OLR Research Report

November 18, 2013




By: Nicole Dube, Principal Analyst

This report provides information on state and federal legislation that allows schools to maintain an emergency stock of epinephrine auto-injectors (EpiPens) to administer to any student experiencing a life-threatening allergic reaction (i.e., anaphylaxis).


While nearly all states (including Connecticut) allow students to carry their prescribed EpiPen at school, some states have also passed laws allowing schools to maintain a supply of EpiPens not prescribed to a particular student that can be used in an emergency.  We found four states (Louisiana, Maryland, Nebraska, and Virginia) that require schools to maintain an emergency stock of EpiPens and eleven states (California, Georgia, Illinois, Kansas, Kentucky, Massachusetts, Missouri, New York, Texas, Utah, and Washington) that permit it. In addition, the U.S. House of Representatives passed, and the U.S. Senate is considering, legislation that would incentivize states to require schools to maintain EpiPens stocks to administer to students without prescriptions in emergency situations.

Below we provide some examples of these states' laws and a summary of the proposed federal legislation.



In 2011, the Illinois legislature passed the “Emergency Epinephrine Act,” which allows (1) schools to stock a supply of EpiPens; (2) physicians to write prescriptions in the name of a school district or nonpublic school, instead of an individual student; and (3) school nurses to administer the epinephrine to any student believed to be experiencing anaphylaxis.   

Specifically, the law allows the school to use this emergency supply of EpiPens if a student:

1. does not carry or have an EpiPen prescription on file with the school and is having a first-time anaphylactic reaction or

2. has a known allergy but forgot his or her EpiPen (in this case, the student or school nurse may administer the EpiPen).

The law provides specific liability protections for school personnel and prescribing physicians regardless of whether a student has an EpiPen prescription on file with the school (105 ILCS 22-30(c)).

While some school districts, including Chicago, have stocked EpiPens in schools under the law, others have yet to do so due to difficulty in finding physicians comfortable with issuing a standing order and prescription for the medication. In response, the state's Attorney General released a toolkit to educate both schools and physicians on the law and its implementation.


In 2013, the Kentucky legislature passed a law that encourages each school to keep an EpiPen in at least two different locations at all times, to the extent that they are donated to a school or the school has sufficient funds to purchase them. The medication must be administered by trained school employees, who the law absolves from liability for administering the EpiPens. It requires the state's Department for Public Health to develop clinical protocols to address the storage and administration of the EpiPens (KRS 158.836).


In 2012, Virginia enacted a law requiring local school boards to adopt and implement policies for each school to possess and administer epinephrine during the school day, at school-sponsored activities, or while on a school bus or school property. EpiPens are administered by school nurses or trained school board employees to any student believed to be having an anaphylactic reaction. Those who administer the medication are immune from liability.  Local health department physicians issued standing orders to school districts and trained school board employees on how to identify anaphylaxis symptoms. The state allocated $200,000 to purchase the EpiPens for the schools at the start of the 2012-2013 school year (Code of Virginia 22.1-274.2 and 8.01-226.5:1).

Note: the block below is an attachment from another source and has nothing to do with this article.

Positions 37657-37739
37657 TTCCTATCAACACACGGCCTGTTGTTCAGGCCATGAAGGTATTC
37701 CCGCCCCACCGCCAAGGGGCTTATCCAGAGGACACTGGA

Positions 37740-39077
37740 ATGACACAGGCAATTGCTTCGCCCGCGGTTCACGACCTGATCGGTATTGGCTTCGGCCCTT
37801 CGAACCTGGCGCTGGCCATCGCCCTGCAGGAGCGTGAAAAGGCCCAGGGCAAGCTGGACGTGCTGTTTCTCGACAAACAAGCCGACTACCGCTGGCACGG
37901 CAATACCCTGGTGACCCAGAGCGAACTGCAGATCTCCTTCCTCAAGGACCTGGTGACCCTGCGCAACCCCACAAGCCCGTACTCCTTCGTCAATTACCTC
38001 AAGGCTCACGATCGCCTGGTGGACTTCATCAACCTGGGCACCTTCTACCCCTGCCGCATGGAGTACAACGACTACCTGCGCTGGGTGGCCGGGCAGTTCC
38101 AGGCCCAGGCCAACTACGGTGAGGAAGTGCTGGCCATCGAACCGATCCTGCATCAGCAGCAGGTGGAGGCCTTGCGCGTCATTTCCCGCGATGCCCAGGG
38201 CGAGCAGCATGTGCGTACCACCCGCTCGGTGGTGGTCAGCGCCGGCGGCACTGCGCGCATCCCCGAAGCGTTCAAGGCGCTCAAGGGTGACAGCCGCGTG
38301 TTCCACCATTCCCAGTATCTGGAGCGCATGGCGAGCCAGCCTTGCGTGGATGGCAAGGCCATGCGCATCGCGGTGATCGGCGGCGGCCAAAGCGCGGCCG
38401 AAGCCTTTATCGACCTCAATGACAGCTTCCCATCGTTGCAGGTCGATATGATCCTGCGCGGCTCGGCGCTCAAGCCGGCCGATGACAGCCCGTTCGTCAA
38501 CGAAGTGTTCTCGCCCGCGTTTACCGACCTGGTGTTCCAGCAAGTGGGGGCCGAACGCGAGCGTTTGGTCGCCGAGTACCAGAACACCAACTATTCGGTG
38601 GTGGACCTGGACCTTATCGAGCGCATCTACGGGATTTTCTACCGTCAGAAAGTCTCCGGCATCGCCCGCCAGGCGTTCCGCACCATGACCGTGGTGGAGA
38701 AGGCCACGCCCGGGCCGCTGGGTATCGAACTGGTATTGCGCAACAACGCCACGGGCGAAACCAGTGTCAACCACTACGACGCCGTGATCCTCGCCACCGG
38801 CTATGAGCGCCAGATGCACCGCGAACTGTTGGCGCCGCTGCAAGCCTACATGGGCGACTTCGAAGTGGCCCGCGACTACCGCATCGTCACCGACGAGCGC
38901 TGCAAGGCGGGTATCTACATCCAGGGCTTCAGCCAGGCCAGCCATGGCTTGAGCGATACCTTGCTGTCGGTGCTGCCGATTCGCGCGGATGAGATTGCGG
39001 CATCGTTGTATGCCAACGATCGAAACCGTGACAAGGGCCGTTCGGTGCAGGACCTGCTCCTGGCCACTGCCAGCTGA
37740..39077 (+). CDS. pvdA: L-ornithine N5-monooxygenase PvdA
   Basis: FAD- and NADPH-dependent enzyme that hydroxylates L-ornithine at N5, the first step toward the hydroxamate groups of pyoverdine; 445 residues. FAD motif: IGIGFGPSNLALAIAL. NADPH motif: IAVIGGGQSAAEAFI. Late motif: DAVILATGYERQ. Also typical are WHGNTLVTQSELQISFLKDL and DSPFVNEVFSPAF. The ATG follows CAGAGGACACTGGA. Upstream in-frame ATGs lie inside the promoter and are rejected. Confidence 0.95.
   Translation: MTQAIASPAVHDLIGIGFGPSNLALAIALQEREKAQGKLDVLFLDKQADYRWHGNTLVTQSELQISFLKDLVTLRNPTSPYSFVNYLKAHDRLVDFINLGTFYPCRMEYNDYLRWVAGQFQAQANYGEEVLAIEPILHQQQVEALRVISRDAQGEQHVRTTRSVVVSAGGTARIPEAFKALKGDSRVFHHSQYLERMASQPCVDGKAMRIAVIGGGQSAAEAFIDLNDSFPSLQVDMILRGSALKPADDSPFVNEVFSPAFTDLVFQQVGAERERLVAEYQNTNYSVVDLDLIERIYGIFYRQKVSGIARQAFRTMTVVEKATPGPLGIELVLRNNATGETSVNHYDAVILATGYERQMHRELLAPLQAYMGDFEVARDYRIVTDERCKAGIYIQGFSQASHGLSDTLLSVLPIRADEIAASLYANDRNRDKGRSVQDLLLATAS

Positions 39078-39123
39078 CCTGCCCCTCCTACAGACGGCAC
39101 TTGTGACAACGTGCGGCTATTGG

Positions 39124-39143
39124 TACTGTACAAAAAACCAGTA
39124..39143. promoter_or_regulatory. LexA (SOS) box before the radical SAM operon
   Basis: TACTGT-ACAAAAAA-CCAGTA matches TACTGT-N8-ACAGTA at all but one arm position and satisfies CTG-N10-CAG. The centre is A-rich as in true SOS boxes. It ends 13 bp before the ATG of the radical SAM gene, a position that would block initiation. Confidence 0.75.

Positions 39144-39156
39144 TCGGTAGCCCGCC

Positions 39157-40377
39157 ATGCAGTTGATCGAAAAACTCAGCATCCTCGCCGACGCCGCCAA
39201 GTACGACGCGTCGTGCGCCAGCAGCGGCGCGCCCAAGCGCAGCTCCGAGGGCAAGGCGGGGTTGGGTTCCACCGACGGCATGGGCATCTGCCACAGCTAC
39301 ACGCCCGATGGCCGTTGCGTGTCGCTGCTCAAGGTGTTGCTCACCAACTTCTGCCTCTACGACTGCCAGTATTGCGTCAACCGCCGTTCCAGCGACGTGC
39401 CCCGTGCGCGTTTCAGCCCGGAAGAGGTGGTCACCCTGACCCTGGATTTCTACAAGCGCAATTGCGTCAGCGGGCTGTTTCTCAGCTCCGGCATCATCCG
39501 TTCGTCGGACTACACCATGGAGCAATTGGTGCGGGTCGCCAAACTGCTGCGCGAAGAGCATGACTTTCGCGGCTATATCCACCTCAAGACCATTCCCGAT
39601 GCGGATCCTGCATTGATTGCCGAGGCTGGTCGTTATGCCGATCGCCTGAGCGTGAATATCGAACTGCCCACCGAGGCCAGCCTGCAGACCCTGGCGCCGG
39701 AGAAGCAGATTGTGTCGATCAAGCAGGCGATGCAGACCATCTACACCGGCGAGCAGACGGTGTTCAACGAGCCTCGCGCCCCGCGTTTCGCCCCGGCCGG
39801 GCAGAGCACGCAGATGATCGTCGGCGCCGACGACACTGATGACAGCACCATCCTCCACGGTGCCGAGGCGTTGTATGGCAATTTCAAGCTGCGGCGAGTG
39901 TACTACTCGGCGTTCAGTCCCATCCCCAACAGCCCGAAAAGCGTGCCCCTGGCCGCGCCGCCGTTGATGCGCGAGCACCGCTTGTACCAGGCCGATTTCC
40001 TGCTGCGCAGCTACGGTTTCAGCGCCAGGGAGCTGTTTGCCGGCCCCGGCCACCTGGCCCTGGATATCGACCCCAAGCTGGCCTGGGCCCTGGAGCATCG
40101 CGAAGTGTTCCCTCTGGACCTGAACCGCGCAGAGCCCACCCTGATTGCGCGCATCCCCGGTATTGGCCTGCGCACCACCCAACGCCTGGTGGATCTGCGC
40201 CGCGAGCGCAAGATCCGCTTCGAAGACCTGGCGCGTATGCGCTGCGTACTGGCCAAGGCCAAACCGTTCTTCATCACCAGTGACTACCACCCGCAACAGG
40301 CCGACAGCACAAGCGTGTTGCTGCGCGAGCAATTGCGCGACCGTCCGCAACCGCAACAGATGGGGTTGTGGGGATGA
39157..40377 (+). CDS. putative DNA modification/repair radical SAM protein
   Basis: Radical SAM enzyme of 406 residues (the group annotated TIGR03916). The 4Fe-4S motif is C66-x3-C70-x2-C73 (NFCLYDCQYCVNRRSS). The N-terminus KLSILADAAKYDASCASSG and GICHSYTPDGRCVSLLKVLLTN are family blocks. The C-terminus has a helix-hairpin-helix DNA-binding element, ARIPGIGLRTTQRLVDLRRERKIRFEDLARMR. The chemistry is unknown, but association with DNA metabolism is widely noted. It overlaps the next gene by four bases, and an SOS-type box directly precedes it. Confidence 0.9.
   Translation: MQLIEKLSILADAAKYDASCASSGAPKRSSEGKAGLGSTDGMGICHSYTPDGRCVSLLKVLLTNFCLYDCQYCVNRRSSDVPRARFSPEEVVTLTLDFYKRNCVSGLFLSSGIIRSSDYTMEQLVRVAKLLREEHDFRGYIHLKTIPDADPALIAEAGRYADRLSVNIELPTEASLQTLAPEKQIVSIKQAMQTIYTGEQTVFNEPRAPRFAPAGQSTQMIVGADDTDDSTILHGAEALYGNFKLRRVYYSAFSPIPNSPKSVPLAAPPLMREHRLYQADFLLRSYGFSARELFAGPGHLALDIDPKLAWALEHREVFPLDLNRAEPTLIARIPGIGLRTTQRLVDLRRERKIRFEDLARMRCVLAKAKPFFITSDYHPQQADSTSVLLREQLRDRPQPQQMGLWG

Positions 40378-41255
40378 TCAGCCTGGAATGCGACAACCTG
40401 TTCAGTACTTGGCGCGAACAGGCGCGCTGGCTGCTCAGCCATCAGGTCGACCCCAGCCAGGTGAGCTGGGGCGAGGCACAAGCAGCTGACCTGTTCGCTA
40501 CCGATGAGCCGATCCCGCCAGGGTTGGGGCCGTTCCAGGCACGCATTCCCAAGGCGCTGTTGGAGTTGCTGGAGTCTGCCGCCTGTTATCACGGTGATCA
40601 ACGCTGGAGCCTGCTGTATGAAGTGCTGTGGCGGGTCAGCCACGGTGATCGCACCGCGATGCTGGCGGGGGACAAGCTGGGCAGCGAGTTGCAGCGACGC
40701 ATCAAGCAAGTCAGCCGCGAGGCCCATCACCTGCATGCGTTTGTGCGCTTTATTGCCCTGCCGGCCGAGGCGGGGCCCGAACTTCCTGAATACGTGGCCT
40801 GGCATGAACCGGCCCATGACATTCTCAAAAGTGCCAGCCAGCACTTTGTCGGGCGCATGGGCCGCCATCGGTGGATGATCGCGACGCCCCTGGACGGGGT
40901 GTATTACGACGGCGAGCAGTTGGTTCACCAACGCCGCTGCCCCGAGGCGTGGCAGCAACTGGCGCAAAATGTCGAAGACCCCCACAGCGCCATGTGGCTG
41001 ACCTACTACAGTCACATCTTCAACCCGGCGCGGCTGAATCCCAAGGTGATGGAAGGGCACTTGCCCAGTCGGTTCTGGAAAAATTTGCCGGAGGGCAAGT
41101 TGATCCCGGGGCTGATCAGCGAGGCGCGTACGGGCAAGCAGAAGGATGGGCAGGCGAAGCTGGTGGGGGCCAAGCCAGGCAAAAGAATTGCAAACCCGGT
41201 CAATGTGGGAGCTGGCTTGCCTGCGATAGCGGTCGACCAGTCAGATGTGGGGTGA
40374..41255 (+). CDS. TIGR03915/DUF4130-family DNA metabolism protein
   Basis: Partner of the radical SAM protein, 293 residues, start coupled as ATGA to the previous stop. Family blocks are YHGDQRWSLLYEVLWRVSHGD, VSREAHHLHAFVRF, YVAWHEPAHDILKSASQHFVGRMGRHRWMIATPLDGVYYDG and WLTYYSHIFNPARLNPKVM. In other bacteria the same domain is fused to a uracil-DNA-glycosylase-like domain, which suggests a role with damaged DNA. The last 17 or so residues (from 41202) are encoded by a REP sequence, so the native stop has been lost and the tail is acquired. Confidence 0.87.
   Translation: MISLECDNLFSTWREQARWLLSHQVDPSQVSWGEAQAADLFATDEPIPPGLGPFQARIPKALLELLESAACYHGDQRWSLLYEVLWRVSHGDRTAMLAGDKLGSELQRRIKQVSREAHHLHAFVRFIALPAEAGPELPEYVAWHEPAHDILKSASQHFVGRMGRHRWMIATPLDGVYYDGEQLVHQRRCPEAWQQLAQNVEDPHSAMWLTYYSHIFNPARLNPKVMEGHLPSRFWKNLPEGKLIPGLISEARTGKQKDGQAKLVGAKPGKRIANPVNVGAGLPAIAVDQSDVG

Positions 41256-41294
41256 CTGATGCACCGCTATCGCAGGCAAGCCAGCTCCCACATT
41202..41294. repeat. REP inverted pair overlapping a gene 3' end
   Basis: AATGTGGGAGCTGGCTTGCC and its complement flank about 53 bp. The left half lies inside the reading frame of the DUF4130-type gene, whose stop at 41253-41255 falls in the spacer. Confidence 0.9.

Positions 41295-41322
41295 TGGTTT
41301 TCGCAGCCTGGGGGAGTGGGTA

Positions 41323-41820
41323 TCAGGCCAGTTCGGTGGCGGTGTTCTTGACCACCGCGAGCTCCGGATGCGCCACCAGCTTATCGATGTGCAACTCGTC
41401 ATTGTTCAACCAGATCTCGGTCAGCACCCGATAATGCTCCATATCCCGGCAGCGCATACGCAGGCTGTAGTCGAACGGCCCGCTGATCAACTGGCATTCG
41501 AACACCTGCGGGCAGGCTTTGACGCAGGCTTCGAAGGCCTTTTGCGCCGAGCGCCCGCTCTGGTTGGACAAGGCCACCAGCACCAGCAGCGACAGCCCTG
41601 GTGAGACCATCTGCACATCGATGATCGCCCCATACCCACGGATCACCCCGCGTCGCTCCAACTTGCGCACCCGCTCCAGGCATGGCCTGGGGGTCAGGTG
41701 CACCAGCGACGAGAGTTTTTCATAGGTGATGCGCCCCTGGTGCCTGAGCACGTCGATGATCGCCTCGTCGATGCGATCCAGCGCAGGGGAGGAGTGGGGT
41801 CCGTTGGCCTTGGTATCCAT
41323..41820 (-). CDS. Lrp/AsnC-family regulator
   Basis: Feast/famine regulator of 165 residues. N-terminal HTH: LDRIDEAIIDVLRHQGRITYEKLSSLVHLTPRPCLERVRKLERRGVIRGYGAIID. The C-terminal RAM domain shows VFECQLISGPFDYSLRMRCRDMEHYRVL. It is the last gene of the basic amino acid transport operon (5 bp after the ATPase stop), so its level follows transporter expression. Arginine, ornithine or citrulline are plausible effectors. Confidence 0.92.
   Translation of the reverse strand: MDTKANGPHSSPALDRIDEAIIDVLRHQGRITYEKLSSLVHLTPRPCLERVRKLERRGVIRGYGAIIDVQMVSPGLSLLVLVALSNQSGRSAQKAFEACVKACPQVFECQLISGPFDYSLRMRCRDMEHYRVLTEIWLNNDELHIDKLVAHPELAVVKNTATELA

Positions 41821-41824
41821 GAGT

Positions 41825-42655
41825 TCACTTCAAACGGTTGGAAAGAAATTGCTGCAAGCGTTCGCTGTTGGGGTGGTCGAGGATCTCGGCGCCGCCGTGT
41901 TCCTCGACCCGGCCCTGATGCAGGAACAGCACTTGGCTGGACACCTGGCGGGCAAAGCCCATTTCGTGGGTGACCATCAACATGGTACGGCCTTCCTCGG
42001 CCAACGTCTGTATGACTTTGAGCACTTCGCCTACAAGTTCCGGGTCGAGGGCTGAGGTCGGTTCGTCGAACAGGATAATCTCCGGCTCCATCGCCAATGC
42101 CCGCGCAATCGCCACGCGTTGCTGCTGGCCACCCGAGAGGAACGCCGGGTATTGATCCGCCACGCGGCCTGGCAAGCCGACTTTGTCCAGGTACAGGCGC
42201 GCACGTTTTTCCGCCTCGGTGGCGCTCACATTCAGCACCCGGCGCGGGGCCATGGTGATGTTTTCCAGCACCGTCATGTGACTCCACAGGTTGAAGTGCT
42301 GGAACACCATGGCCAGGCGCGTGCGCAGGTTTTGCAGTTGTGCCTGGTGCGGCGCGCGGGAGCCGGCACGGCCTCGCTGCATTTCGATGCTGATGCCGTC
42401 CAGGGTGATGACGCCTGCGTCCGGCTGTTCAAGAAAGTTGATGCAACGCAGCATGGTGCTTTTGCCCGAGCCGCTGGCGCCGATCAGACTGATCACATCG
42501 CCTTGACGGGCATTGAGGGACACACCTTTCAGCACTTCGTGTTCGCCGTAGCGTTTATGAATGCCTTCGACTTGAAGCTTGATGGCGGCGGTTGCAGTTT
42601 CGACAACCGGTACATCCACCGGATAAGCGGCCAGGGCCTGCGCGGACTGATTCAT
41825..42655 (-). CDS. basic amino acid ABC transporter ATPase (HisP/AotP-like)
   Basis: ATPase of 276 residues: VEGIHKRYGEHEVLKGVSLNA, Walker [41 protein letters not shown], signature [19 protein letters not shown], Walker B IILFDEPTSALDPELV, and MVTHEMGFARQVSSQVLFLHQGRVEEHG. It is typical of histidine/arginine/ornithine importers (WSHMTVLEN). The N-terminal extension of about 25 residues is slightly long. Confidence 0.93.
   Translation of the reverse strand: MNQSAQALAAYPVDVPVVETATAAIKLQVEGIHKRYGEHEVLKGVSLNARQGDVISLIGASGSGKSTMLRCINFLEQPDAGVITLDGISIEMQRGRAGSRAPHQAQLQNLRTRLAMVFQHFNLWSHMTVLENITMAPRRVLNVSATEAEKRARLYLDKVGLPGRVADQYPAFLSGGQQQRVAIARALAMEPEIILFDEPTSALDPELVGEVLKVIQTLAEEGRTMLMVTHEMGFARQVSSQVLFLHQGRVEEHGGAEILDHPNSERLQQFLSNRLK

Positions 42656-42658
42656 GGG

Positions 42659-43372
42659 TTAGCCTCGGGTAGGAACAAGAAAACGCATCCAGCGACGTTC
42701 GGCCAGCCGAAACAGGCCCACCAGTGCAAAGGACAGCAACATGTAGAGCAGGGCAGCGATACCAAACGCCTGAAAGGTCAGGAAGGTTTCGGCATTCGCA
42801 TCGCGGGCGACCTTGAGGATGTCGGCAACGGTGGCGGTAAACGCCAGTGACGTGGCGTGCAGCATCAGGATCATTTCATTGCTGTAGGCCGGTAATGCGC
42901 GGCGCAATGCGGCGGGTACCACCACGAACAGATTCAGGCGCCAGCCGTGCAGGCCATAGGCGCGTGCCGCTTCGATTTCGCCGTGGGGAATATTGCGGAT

In 2013, the Washington legislature enacted a law allowing school districts and nonpublic schools to maintain a supply of EpiPens for school nurses or designated trained school personnel to administer to students experiencing anaphylaxis. Physicians and other health professionals with prescriptive authority can prescribe the medication to the school district or nonpublic school and must provide a standing order for the medication.

If a student is harmed due to the administration of the EpiPen:

1. licensed health professionals and pharmacists may not be liable for the injury unless they issued the prescription with a conscious disregard for safety; and

2. school employees, schools, school districts, the governing board, and the chief administrator are not liable if the school employee administering the epinephrine did so in substantial compliance with a prescription and district policies.

School employees, except licensed nurses, who do not wish to administer EpiPens as part of their job, may file a written letter of refusal with the local school district. This letter may not serve as grounds for actions negatively affecting the employee's contract status.

The law requires the Office of Superintendent of Public Instruction to recommend whether to designate other trained school employees to administer EpiPens to students without prescriptions when a school nurse is unavailable (Wash. Rev. Code 28A.210)


This July, the U.S. House of Representatives passed the “Schools Access to Emergency Epinephrine Act,” (H.R. 2094) which incentivizes states to require elementary and secondary schools to maintain, and permit trained school personnel to administer, EpiPens in schools. Specifically, states that adopt such laws would be given priority for federal asthma prevention and education grant funding. The Senate Committee on Health, Education, Labor, and Pensions is currently considering companion legislation (S. 1503).